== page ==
velocity and has a ``threshold'' nature (the stepwise approximation) at a wind velocity of 5 m s 1 (Bondur and Sharkov, 1982, 1993). Detailed experimental investigations of the process of breaking and subsequent decaying of foam systems (Sharkov, 1994, 1995) have shown that the process of gravity wave ``preparation'' to breaking and the breaking itself takes a fraction (about 13 ) of the wave period. In other words, the nonlinear stage of the breaking process and the formation of a wave crest foam grows at fabulous rates. However, the process of decaying of patch foam structures of a foam mass is characterized by exponential decay with a considerable half-decay time (0.5±10 s), which depends on the physicochemical properties of sea water in this area. A new speci®c group of wave breakings, called mesobreakings (MBs), was ®rst detected by Sharkov (1994, 1995). MBs have some particular properties: small lifetime of a foam mass (1 s); small characteristic size (0.4 m); absence of an accompanying patch foam; faint optical contrast; independence of average size on wave±wind conditions. The instantaneous value of surface foam covering (per unit) for MBs amounts to 0.6%. MBs may be thought of as ``noise'' ®elds. As to radiothermal models of foam systems, the detailed laboratory and theoretical investigations, carried out under the guidance of the author of this book during 1974±1981, have shown that there exist two contrasting classes of foam systems: an emulsion monolayer and a layer of foam of polyhedral structure (Militskii et al., 1978). In this case it was strictly demonstrated (Raizer and Sharkov, 1981) that the electrodynamical models of a homogeneous or inhomogeneous dielectric layer with parameters corresponding to a heterogeneous mixture of water and air (Matveyev, 1971) do not exhibit quantitative agreement with experiment. The same is true for the models of a discrete strati®ed medium (Rozenkranz and Staelin, 1972; Tang, 1974; Bordonskii et al., 1978) and for the models of a smoothly varying transition dielectric layer (Bordonskii et al., 1978). The electromagnetic properties of coarse disperse media in the microwave band are most completely reproduced by continuously strati®ed inhomogeneous models with strict allowance for the di€raction properties of hollow spheres and hexagonal structures, with allowance for a blurred interface boundary between the disperse structure and water surface, and with allowance for the altitude inhomogeneity of a dielectric layer (Raizer and Sharkov, 1981). In short, we can say that the matter is as follows. For the electromagnetic range under consideration, hollow water spheres (or hexagonal structures) represent some kind of small blackbodies, which intensively absorb the electromagnetic energy due to inter-bubble di€raction. Complete consideration of these issues is presented in Chapters 2±4 and 6 of the present book. We also recommend Raizer and Sharkov (1981) to the reader for the original literature. 8.5 NONLINEAR DYNAMICS OF GRAVITY WAVES IN THE BREAKING WAVE BACKSCATTERING FIELD As already noted (Chapter 1), in spite of the fact that the properties of wind-driven sea waves have been intensively studied since the 1950s, many physical e€ects of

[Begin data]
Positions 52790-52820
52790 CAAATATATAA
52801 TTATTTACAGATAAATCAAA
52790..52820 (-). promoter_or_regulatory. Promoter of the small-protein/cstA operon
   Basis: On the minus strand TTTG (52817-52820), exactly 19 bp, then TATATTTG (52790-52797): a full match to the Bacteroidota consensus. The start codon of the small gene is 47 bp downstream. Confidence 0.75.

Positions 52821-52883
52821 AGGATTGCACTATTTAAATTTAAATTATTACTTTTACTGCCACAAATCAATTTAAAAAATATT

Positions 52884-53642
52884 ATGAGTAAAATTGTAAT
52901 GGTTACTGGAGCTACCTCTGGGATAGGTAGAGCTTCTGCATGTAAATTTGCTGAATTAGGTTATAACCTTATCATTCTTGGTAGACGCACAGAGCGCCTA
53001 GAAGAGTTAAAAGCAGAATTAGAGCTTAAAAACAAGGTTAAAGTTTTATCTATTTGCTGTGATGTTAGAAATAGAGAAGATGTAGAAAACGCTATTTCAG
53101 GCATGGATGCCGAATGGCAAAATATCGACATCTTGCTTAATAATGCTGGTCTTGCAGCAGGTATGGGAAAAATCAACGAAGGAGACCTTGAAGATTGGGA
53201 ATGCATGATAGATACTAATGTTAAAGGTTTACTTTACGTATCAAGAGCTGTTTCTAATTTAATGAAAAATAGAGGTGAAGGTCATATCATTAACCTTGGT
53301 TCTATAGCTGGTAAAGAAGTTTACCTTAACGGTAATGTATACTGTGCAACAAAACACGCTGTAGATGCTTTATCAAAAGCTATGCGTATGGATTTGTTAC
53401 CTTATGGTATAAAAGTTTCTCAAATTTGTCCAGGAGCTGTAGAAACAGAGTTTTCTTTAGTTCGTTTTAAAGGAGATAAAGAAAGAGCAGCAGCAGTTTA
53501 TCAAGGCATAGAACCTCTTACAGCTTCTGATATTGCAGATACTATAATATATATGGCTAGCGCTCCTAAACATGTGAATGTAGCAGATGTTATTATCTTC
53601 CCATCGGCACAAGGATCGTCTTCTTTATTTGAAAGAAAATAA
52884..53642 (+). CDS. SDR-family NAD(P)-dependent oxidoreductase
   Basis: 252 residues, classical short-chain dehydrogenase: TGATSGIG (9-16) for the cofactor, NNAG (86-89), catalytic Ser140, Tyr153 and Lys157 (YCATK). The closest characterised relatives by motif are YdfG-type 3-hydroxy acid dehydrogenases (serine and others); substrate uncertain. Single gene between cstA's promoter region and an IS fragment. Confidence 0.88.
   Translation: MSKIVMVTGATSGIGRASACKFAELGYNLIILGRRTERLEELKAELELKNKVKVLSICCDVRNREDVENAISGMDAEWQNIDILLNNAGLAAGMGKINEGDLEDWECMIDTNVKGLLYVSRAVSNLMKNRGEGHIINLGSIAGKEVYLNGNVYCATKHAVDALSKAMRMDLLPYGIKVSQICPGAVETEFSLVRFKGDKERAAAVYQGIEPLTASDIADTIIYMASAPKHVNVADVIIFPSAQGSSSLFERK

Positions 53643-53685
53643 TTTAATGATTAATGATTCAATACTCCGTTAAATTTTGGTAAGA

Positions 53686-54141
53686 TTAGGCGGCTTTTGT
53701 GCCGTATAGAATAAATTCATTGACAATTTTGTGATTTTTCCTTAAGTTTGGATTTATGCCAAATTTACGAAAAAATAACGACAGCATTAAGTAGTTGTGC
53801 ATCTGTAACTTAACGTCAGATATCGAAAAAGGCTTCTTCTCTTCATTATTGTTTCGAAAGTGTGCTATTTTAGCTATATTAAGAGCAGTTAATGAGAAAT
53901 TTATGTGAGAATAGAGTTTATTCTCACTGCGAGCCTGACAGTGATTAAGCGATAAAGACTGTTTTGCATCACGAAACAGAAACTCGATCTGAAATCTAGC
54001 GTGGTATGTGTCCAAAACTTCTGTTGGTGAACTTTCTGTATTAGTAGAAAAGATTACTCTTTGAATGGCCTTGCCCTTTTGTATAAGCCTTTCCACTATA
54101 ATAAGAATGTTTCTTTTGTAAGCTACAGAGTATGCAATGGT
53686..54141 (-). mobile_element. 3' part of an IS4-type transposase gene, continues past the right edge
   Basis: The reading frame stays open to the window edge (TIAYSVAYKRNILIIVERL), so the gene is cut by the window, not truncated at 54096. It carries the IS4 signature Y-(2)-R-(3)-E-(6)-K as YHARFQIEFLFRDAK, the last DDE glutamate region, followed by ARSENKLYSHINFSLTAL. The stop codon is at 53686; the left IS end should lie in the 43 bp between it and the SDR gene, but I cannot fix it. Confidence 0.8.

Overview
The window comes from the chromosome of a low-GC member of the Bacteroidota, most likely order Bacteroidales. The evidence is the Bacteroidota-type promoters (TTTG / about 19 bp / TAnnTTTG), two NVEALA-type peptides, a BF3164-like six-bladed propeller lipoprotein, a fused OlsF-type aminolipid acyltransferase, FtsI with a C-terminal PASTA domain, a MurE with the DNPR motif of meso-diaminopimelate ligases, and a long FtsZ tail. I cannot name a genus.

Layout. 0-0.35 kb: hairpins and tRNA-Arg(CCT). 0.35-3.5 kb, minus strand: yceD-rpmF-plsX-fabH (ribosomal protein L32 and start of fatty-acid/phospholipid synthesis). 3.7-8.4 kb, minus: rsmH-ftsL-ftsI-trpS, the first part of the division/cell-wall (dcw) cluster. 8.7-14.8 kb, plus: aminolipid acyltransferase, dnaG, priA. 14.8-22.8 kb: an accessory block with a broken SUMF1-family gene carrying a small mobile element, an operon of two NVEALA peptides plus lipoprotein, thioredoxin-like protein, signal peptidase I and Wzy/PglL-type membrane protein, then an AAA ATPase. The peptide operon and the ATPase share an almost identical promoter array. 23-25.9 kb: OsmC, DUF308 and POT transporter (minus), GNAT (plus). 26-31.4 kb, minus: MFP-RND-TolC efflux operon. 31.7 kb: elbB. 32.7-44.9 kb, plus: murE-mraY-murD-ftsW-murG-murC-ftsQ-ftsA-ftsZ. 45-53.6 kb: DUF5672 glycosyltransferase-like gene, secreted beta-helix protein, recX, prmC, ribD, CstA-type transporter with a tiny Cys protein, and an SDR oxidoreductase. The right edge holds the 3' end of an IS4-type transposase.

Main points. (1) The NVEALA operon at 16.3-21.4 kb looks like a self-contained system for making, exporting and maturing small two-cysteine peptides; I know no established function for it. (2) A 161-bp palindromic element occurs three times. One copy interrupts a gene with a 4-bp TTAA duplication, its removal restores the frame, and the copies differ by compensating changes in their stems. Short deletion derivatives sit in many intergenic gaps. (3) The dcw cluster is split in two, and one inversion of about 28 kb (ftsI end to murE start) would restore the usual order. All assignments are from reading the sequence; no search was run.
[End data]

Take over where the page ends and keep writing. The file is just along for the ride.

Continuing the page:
252

Field optical±microwave remote sensing of the air±sea transition zone

[Ch. 8